Muslim women's group opposes addition of honour killings to Criminal Code
By Juliet O'Neill
Postmedia News (Canada), July 14, 2010
Ottawa — The Canadian Council of Muslim Women opposes the addition of 'honour killings' to the Criminal Code on the grounds 'murder is murder' and a special category could stigmatize new immigrants and some ethnic or religious groups.
Opposition Liberal and New Democrat MPs and several legal experts also objected Tuesday to such a change, floated by Rona Ambrose, federal minister for the Status of Women, at a news conference Monday.
Three law professors said the first-degree murder provisions of the Criminal Code already contain all the tools needed to prosecute and punish those who commit 'honour killings' and they knew of no Canadian judge or jury which treated cultural family 'honour' as a mitigating factor in sentencing.
While a spokesman for Justice Minister Rob Nicholson on Monday reportedly shot down Ambrose's assertion that the government is 'looking at' the change, his director of communications, Genevieve Breton, on Tuesday told Postmedia News that 'minister Ambrose's comments are consistent with our approach' to law making.
'We as an organization don't want the term honour killing used in Canada because it's making it exotic, something alien, and foreign, and people are using that as a rationale to understand the murders,' said Alia Hogben, a social worker and executive director of the Canadian Council of Muslim Women, a national non-profit voluntary organization.
'Let's not go that route. A murder is a murder. Let's not separate us as new immigrants or ethnic groups from the rest of Canadian women. It doesn't matter which culture, which religion or which ethnic origin we come from, the same laws should apply to us.'
Law professors Isabel Grant of the University of British Columbia, Debra Parkes of the University of Manitoba and Elizabeth Sheehy of the University of Ottawa all said the Criminal Code already contains tools to deal with 'honour killings' and said it would be difficult to define it in law.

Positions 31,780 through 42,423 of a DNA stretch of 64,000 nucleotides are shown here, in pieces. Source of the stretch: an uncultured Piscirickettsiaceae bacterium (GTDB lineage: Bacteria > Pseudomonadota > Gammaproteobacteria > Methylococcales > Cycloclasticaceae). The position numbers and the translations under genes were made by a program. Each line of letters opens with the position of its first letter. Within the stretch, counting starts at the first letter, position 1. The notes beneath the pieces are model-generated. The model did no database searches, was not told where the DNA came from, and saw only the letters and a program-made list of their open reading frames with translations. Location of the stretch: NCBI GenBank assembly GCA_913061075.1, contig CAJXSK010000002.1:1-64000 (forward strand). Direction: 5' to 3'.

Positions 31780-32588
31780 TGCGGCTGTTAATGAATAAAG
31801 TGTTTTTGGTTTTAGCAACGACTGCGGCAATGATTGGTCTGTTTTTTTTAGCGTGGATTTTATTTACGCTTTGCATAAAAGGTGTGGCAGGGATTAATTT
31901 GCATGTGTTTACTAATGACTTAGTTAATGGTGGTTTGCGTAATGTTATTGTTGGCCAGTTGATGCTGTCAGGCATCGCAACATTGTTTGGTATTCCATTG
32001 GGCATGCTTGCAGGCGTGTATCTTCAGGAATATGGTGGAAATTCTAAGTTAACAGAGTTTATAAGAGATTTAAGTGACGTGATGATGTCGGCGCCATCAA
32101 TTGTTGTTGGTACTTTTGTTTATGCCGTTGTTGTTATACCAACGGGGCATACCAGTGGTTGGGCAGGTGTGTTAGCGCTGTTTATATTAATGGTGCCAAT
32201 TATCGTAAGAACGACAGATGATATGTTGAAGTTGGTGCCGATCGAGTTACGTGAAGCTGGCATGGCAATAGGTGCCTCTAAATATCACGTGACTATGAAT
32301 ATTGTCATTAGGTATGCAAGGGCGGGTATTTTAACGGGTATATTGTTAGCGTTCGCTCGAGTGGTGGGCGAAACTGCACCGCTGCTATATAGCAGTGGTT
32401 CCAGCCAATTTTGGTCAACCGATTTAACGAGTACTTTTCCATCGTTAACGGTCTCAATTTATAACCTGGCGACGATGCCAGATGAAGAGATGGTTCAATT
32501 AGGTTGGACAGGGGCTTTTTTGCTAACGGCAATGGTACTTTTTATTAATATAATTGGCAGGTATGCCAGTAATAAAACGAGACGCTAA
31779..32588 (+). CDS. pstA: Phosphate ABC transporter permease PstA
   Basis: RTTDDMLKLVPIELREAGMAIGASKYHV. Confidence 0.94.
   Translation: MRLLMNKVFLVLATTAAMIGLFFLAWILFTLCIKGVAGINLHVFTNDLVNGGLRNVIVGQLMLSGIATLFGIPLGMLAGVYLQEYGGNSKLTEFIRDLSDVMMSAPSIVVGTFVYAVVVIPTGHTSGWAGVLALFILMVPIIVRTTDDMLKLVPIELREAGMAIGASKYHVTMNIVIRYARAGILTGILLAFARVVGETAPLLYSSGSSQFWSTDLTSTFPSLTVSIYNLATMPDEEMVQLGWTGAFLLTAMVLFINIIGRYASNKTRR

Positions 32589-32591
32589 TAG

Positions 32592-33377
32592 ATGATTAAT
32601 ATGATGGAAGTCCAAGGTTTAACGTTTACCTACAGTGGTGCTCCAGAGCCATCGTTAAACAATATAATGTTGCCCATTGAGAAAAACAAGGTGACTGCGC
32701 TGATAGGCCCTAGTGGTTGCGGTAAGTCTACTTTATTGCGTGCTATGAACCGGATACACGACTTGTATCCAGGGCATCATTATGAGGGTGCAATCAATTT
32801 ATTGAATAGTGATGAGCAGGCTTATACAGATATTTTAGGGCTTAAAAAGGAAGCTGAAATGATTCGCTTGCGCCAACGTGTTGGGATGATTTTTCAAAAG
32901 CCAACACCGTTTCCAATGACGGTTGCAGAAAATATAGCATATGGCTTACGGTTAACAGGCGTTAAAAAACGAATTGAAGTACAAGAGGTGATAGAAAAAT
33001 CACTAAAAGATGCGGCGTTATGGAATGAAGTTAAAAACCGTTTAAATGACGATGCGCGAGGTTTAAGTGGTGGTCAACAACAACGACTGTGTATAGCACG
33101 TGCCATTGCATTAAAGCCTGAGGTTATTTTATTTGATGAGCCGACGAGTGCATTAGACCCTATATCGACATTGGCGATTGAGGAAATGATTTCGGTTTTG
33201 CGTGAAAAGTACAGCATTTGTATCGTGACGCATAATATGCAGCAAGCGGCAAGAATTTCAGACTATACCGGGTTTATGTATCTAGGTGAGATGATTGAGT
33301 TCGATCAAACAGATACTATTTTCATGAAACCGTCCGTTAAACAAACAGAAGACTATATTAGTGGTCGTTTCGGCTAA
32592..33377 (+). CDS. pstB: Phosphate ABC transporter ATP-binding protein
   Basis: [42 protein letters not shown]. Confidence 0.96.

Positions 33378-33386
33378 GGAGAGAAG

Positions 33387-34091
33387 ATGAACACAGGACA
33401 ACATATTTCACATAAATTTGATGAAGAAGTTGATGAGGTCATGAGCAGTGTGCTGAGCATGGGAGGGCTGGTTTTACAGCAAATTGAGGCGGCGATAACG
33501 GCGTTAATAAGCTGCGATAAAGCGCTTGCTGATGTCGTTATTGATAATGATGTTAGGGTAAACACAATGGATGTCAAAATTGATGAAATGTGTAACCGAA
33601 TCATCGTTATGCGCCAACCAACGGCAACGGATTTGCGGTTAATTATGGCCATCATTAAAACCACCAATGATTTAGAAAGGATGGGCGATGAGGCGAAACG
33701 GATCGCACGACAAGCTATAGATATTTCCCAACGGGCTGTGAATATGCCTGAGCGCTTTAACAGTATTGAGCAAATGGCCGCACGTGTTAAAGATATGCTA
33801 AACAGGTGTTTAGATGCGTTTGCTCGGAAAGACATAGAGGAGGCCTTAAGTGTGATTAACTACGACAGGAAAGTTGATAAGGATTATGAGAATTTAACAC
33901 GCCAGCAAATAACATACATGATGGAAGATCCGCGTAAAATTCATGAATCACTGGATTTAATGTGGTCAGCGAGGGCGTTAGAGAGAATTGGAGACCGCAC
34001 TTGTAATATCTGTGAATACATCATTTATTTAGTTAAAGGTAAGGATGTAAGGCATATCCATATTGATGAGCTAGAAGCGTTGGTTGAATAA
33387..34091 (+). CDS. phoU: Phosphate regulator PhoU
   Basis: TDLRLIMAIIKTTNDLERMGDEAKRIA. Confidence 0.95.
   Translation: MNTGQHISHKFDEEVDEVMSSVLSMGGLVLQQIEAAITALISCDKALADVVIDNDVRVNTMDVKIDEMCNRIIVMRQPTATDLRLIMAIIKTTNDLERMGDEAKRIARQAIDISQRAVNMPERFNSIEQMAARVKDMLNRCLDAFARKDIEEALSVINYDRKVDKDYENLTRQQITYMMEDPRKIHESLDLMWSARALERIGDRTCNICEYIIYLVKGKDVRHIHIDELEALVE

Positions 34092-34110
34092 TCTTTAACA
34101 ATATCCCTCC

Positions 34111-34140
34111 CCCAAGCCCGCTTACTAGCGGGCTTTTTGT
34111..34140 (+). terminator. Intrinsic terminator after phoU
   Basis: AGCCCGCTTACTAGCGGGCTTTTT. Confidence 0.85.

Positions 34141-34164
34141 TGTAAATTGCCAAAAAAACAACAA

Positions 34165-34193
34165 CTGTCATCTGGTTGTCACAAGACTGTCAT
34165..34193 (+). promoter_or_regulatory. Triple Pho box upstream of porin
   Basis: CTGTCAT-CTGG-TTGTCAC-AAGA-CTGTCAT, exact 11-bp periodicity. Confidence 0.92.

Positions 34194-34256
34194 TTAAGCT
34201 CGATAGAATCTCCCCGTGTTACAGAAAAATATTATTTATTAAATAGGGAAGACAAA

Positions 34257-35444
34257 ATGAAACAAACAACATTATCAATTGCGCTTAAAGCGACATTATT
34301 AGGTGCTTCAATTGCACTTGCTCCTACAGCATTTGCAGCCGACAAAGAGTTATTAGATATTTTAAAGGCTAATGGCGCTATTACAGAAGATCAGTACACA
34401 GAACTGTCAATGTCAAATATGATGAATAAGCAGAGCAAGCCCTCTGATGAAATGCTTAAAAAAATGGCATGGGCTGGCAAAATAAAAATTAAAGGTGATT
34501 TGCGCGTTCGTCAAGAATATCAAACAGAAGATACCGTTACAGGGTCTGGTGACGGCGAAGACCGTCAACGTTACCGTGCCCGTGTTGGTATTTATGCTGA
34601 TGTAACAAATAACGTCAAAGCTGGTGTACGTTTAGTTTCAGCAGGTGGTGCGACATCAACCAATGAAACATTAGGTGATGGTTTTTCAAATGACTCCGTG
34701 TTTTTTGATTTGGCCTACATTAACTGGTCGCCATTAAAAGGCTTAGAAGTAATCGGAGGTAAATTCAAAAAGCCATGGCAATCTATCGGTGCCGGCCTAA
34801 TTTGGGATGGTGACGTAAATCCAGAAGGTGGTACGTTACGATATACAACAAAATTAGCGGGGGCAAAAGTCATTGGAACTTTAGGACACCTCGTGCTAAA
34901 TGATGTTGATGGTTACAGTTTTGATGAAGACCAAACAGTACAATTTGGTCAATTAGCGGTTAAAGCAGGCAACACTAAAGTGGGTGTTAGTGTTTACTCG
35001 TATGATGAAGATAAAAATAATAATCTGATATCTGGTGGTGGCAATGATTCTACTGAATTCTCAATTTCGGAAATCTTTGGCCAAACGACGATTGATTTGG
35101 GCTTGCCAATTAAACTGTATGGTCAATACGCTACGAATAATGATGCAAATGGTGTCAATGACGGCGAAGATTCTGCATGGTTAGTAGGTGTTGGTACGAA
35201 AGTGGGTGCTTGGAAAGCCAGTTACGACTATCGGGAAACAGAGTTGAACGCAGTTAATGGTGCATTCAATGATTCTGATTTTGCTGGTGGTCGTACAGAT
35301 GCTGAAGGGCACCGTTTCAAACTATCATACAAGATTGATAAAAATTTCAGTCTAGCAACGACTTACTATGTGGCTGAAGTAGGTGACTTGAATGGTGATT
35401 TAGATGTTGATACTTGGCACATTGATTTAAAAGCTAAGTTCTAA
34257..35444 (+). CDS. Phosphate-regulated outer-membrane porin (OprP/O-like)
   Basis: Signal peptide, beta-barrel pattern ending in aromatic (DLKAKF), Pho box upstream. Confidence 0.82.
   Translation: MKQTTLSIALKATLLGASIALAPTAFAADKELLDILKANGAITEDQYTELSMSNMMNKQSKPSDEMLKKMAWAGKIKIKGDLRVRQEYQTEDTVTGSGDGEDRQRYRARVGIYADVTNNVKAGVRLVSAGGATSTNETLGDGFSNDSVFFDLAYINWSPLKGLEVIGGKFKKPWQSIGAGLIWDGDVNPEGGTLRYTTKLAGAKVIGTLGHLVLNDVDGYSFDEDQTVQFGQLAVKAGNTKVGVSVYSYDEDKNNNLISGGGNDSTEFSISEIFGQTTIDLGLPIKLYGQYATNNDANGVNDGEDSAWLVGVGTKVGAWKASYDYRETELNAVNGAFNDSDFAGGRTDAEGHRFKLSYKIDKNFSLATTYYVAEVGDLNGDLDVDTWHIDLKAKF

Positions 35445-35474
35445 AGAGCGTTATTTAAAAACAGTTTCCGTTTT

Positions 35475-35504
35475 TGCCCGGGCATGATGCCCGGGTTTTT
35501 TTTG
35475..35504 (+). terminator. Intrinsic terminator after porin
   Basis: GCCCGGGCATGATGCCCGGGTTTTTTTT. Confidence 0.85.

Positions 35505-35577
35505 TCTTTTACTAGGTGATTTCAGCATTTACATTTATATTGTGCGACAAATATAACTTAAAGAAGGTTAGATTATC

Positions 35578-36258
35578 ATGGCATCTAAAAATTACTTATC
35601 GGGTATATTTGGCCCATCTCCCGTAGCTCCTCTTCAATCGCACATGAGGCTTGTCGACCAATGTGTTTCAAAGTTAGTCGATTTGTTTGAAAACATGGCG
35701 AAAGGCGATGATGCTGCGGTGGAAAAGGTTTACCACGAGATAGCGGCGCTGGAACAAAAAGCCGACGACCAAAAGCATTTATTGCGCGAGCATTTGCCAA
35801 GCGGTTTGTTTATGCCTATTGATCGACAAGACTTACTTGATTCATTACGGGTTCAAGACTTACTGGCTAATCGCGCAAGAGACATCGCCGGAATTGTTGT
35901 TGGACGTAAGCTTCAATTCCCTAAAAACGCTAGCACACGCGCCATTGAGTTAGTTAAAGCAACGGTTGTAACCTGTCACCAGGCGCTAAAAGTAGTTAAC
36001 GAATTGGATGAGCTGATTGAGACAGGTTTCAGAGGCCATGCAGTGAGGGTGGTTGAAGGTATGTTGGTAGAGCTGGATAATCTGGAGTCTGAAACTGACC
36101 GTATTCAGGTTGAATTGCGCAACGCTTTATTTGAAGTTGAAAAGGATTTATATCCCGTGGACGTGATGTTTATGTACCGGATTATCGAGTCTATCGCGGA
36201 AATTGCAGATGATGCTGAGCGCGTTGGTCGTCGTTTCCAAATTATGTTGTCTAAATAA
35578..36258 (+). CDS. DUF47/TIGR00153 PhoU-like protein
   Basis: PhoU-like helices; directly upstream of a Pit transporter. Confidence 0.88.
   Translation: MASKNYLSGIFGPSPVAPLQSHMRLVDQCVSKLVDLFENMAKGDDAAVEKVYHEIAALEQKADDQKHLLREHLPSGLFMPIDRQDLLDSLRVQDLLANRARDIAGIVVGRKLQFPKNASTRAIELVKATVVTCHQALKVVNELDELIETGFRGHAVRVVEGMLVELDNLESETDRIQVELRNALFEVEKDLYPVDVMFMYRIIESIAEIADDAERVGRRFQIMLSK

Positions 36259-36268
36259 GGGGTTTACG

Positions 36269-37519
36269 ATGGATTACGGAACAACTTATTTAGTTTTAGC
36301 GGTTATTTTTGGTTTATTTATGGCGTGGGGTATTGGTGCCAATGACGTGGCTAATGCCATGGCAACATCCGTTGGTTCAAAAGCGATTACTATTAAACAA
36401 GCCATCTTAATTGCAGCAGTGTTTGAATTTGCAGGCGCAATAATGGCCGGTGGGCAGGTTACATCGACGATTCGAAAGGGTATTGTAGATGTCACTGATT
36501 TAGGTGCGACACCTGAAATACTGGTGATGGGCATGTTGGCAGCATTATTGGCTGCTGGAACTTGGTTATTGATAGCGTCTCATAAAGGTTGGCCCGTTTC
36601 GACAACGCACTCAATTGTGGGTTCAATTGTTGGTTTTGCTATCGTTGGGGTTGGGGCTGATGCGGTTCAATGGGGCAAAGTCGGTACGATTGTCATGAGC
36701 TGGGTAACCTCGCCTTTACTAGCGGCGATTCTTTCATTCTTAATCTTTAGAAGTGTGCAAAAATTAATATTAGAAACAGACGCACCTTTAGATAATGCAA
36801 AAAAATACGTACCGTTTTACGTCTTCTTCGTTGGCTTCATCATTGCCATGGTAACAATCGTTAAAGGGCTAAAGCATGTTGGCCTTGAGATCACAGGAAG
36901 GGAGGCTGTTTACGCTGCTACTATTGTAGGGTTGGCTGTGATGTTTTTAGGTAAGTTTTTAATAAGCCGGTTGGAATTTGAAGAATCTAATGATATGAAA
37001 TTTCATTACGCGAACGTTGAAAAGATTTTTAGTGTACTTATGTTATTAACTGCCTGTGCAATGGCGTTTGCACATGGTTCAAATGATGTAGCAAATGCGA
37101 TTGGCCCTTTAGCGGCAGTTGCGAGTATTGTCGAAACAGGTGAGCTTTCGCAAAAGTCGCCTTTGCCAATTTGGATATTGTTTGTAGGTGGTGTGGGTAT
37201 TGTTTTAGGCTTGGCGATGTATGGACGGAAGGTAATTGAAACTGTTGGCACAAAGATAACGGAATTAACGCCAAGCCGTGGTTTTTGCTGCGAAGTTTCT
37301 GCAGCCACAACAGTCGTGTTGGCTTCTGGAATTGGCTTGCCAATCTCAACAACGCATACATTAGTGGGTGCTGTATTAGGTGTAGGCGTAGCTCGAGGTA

'There's a political interest, I think, and a perception by the public that somehow we're doing something about this problem by creating this new offence when you already have all the tools to deal with it in the criminal law,' Parkes said.
'I can't imagine an honour killing that wouldn't be considered first degree murder, which is the most serious offence that we have, and carries the most serious penalty, a mandatory life sentence with no parole eligibility for at least 25 years.'
Sheehy said creation of a separate crime would embed in the law the erroneous notion that murders of wives and daughters only happens in minority groups.
'It would be racializing the crime to consider honour killing as a different form of murder,' she said.
In response to public outrage, Grant said governments have a record of adding to the kinds of murders related to stalking, terrorism, and organized crime for example that must be considered first-degree murder.
But in this case she wondered how it would be defined.
'How would you draft one that wasn't discriminatory against certain ethnic communities?' she asked. 'I think that would be really tricky.'
Nova Scotia MP Megan Leslie, NDP deputy justice critic, said the government has undermined its own case by cutting programs to help immigrant women, denying settlement services to refugees and stripping 'equality rights' from the mandate of the status of women office.
'Murder is murder is murder, it doesn't matter why, it doesn't matter how or who, murder is murder,' Leslie said. 'The Criminal Code covers that. The focus needs to be on how do we prevent these murders.'
Winnipeg MP Anita Neville, Liberal critic on status of women, said Canada has the laws and sanctions in place already.
'Is this for politics or is this for policy?' Neville asked. 'It strikes me that Rona is making up policy on the fly.'